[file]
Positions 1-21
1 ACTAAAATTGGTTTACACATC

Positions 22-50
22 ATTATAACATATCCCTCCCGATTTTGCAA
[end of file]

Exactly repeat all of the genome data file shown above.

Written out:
Positions 1-21
1 ACTAAAATTGGTTTACACATC

Positions 22-50
22 ATTATAACATATCCCTCCCGATTTTGCAA